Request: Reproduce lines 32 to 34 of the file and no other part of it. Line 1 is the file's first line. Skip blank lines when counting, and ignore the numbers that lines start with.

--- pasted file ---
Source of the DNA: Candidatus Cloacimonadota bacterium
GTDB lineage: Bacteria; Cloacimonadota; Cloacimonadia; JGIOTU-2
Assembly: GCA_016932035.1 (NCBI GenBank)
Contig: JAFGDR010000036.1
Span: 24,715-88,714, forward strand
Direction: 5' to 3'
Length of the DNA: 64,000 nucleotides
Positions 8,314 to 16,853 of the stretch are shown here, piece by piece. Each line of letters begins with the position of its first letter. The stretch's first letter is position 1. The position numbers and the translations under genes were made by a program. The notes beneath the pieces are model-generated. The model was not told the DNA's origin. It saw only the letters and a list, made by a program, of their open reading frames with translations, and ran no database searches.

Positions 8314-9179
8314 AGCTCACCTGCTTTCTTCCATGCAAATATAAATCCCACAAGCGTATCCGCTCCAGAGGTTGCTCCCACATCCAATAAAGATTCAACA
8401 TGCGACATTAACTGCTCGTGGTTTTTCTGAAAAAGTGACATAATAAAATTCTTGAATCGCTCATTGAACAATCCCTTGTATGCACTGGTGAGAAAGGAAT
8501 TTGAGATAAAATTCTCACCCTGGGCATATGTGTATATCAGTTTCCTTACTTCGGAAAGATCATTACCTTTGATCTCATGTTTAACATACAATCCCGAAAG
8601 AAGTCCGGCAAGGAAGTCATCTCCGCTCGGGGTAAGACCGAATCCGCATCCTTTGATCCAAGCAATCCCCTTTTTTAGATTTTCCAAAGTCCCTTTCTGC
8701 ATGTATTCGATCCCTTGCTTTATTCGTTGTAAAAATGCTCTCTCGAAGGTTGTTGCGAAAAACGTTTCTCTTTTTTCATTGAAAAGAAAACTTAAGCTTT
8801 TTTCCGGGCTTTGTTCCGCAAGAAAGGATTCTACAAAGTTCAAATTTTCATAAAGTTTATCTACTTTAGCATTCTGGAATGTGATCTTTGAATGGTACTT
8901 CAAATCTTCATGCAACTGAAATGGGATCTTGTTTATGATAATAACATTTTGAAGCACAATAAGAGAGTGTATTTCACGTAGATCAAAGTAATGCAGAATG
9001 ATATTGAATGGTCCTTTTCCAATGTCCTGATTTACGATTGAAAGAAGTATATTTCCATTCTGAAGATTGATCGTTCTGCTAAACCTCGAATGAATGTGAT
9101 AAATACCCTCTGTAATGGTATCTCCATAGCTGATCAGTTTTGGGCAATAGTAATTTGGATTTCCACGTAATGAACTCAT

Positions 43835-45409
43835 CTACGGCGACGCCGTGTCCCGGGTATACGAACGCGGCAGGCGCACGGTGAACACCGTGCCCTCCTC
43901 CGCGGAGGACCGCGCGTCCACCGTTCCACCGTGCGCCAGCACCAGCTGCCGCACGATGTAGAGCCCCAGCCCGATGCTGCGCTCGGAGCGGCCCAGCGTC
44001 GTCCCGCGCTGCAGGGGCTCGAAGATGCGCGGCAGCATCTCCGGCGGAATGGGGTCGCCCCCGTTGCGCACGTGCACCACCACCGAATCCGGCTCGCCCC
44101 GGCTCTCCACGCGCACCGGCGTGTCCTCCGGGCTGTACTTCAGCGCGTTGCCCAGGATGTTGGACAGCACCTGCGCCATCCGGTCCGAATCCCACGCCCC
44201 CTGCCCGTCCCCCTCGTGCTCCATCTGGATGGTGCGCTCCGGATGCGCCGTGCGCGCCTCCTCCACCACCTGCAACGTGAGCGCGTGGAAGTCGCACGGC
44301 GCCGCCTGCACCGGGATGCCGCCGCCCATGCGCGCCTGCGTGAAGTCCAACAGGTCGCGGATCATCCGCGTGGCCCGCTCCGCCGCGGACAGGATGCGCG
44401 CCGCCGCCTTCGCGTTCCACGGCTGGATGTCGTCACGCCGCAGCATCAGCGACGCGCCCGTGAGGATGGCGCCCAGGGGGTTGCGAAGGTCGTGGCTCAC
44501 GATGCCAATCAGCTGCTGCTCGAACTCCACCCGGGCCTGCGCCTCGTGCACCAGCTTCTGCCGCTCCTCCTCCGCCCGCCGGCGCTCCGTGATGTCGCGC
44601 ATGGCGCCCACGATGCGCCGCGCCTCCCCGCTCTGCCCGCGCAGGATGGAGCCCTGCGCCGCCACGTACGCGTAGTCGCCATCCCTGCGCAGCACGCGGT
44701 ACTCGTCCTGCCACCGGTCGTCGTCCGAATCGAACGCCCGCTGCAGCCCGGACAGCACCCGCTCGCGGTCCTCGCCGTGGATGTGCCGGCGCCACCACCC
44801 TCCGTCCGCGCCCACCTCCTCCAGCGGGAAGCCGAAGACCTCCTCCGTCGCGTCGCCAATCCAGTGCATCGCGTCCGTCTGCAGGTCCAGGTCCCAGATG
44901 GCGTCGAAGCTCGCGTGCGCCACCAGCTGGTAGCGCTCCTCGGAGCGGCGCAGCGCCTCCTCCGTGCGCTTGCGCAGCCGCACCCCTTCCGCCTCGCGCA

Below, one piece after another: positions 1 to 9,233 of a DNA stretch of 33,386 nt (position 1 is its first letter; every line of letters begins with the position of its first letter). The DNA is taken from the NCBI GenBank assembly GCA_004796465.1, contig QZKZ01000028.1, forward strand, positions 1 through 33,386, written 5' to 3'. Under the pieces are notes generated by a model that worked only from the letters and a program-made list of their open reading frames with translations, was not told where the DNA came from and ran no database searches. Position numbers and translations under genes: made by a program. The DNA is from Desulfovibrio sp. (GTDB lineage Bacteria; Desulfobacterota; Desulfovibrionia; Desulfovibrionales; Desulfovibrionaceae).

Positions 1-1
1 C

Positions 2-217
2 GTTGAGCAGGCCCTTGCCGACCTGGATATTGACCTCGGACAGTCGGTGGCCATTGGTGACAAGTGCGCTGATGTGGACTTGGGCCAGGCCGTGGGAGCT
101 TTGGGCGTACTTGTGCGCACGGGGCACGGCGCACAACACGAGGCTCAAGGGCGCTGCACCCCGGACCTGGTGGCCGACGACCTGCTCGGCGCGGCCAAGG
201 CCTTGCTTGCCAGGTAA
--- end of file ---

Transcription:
Below, one piece after another: positions 1 to 9,233 of a DNA stretch of 33,386 nt (position 1 is its first letter; every line of letters begins with the position of its first letter). The DNA is taken from the NCBI GenBank assembly GCA_004796465.1, contig QZKZ01000028.1, forward strand, positions 1 through 33,386, written 5' to 3'. Under the pieces are notes generated by a model that worked only from the letters and a program-made list of their open reading frames with translations, was not told where the DNA came from and ran no database searches. Position numbers and translations under genes: made by a program. The DNA is from Desulfovibrio sp. (GTDB lineage Bacteria; Desulfobacterota; Desulfovibrionia; Desulfovibrionales; Desulfovibrionaceae).

Positions 1-1
1 C